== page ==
She also claimed I looked ten pounds thinner, but that's pushing it.
I didn't set out to have a bra fitting.
I made an appointment to meet with a "Personal Shopper" to help me navigate a suitable special occasion dress.
My designated Personal Shopper called to interview me before our appointment to be prepared. I described my size, height, color preferences, style favorites and the venue for my desired purchase.
Our son was getting married and I didn't want to look old and frumpy in my Mother of the Groom dress. Not one to know what looks good on my body type, I needed some professional guidance to weed through the plethora of choices out there. Knee-length, tea-length, long, formal, embellished, beaded, lace, jacket over sleeveless, sheath, chiffon, applique, mesh, crepe, sweetheart necklines vs V-neck? I'm dizzy just writing this. But mostly I needed just plain, raw honesty on what would be flattering on me through a fashionista's eye.
Plus this service is complimentary. What did I have to lose?
There I was, standing in the dressing room at the Nordstrom's store on Michigan Avenue in my underwear, when my delightful Personal Shopper carried in an armful of carefully chosen Adrianna Papell sheath dresses. Bright, solid colors with graceful ruching to minimize my tummy. Does that ever really work? I think it draws more attention to areas you want to camouflage, but I was ready and willing to give them a try.
"When was the last time you had a bra fitting?" she questioned.
"Probably in sixth grade when I was measured for my first training bra at Carson's," I replied.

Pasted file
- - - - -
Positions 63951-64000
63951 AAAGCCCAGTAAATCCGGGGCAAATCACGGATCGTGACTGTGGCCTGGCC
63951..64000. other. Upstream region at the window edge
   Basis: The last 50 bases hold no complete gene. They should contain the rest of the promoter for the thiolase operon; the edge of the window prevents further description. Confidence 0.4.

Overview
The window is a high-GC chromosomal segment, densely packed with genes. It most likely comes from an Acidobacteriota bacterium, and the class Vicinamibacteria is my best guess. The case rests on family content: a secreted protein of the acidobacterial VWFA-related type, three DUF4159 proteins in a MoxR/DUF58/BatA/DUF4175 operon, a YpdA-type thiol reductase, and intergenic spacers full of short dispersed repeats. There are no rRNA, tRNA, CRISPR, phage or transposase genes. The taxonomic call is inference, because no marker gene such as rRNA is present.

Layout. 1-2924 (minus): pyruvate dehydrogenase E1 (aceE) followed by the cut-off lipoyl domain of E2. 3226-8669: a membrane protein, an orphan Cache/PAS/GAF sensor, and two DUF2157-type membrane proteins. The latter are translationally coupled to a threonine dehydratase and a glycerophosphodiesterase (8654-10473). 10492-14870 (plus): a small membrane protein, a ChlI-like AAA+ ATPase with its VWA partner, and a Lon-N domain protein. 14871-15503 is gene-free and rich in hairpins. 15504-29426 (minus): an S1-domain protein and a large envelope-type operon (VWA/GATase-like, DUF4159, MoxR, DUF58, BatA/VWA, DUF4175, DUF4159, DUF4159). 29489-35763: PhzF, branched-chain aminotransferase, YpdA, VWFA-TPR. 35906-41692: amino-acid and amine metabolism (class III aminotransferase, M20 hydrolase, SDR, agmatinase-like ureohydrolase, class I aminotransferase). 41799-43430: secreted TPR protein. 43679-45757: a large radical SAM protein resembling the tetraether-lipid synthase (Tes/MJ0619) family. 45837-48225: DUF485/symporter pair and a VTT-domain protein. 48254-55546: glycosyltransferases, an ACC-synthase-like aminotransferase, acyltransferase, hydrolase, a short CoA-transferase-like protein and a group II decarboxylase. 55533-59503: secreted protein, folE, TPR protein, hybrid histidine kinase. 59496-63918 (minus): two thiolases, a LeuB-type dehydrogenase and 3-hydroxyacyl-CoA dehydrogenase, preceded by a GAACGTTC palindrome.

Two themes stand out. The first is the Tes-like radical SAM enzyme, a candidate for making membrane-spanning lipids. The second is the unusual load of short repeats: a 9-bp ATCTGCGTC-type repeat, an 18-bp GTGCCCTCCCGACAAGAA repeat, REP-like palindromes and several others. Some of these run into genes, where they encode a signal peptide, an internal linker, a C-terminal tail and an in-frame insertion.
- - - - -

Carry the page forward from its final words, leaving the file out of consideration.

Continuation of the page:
Around fifty years ago. That sounds about right. And what's with this "training bra" terminology? What exactly were we training our budding breasts for?
She immediately sent out an S.O.S. to the lingerie department for a "Bra Fitting Expert" to be dispensed immediately to the dress department.
In came the bra fitter juggling measuring tapes and expertise.
She returned a few moments later with a carefully edited selection of gorgeous Simone Perele and Chantelle bras made in France. I was drooling over these more than any of the Mother of the Groom dresses hanging nearby.
"So what IS my bra size?" I sheepishly asked.
"34D," was her calm response.
I was wearing a T.J. Maxx clearance bra bearing the tag 40C.
Shocking I know. I'm as shocked as you are. How could this be? Long ago, Oprah had an entire show about women all wearing the wrong bra size and how the right bra can change your life.
But I never bought into that. I was content with being my own professional bra fitter and just winging what I thought would fit. Or what was on sale. Or buying the same size I've worn for the last thirty years. That navy blue number with pink lace was a steal, but I couldn't breathe in it after only four minutes. However, it did make my underwear drawer look awfully pretty.
Was I ever wrong.
You might think a bra with a cup sized D could carry a week's worth of groceries. It didn't. I couldn't wait to try them on.
This expert taught me that the band size was what actually gave you the support. I always thought it was the straps that dug into your shoulders. These bras were comfortable, feminine, elegant, but most of all, fit perfectly.
Your bra size changes frequently because of weight gain, weight loss, pregnancy, nursing and age. That's why you don't wear the same bra size as you did your senior year of high school. Common sense told me that. So why did I spend all those years guessing my size and then being miserable with discomfort, spillage and an improper fit? Why didn't I listen to Oprah?
In my 34D, I felt like a different person. I felt younger. I felt thinner. I actually smiled in a dressing room with poor lighting wearing my underwear.
A bra that fits you correctly is worth spending a day's pay on.
I walked out of Nordstrom's that day without a dress.
But I carried out a shopping bag with three new bras and a whole lot of attitude.
I haven't been the same since.
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